Although self-driving cars may seem a long way off, the US Transportation Department has released a new policy designed to accelerate the development process. It is easy to see why there is such a demand for automated vehicles - they have the potential to eliminate foreseeable accidents and speed up the flow of traffic.
For example, built-in features such as inter-car communications and automatically deploying brakes are just two of several innovations. David Strickland, head of the National Highway Traffic Safety Administration, explained, "We see tremendous promise in these technologies whether you're looking at the current active safety systems in some vehicles today or whether you're looking at a truly autonomous vehicle."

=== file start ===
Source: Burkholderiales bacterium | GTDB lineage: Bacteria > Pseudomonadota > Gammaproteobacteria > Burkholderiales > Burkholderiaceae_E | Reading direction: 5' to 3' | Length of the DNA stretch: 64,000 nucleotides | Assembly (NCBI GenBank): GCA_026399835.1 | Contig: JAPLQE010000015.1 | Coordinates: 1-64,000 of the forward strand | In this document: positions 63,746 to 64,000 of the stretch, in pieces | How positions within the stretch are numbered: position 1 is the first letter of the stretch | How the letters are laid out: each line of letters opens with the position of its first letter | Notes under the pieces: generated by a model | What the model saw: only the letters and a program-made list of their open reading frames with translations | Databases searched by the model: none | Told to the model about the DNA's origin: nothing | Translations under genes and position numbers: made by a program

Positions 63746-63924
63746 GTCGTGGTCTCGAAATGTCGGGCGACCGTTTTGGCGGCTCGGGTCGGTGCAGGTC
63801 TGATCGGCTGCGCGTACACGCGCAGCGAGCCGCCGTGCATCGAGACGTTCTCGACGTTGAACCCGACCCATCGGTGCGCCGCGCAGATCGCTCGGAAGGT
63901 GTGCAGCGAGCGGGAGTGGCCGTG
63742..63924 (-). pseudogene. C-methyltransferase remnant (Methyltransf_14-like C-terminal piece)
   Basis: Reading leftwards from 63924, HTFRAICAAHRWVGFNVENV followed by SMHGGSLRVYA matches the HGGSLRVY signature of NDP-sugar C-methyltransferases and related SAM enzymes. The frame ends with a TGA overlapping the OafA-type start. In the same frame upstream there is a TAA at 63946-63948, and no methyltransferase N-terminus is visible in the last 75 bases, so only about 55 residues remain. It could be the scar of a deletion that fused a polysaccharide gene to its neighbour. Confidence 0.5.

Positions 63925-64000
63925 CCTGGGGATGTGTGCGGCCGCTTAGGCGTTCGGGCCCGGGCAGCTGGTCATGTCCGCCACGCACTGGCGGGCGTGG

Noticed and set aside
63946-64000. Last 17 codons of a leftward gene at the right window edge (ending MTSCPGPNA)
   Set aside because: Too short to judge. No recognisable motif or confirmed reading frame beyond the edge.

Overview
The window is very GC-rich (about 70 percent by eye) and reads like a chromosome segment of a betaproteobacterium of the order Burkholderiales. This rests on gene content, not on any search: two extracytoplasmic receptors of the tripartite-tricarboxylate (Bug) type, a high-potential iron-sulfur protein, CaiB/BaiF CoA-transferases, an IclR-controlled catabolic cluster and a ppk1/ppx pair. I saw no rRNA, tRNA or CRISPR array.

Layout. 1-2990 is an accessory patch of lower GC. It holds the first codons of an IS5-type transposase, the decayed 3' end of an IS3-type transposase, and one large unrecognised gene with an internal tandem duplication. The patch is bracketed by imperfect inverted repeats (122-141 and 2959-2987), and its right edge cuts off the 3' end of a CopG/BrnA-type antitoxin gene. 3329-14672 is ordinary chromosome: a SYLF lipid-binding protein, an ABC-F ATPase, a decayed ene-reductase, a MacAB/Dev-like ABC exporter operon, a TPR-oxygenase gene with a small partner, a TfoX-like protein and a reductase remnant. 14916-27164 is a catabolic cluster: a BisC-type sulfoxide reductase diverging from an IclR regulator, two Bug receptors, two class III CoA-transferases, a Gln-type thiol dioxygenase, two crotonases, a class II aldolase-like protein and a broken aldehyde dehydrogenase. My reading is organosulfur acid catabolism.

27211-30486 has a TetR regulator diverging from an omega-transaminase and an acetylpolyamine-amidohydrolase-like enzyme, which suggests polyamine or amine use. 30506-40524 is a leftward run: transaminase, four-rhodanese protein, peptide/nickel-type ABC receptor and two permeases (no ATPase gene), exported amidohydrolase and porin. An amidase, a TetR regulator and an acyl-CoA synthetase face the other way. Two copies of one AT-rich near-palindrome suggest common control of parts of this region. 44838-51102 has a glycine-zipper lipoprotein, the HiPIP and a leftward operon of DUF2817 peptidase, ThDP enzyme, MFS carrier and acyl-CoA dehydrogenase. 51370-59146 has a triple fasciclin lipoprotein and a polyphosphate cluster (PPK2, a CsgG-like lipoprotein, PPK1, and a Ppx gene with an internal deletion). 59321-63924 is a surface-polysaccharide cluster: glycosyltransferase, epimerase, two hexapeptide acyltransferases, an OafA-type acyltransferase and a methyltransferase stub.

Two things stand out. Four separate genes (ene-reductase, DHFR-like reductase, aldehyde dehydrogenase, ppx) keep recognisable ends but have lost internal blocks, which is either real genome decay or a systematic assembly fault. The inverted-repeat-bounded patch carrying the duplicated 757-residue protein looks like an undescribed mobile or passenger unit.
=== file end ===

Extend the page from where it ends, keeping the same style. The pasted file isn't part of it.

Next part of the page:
According to the 14-page paper from the NHSTA, research will focus on how the vehicles should react when left unsupervised, as well as protecting the cars from malicious hackers. The Transportation Department has already spent millions of dollars towards self-driving technology, with tests involving close to 3,000 different vehicles.
Despite the advantages that automation has to offer, the NHSTA still wants to proceed with caution. Safety officials have made it clear that licensing the technology to car manufacturers will not be rushed. "NHSTA is right in telling states to slow down, think this through and don't rush into regulating driverless vehicles," added Barbara Harsha, the executive director of the Governors Highway Safety Association.
The new policies will surely help the technology to advance, but drivers shouldn't expect truly driverless vehicles to hit the market anytime soon. That being said, Google is quickly approaching this benchmark through the use of a modified Toyota Prius and Lexus RX 450h; cars that have been equipped with extensive radar, laser and camera systems. The current expectation is that semi-autonomous vehicles, comparable to Google's current test vehicles, will begin to commercialize in four years.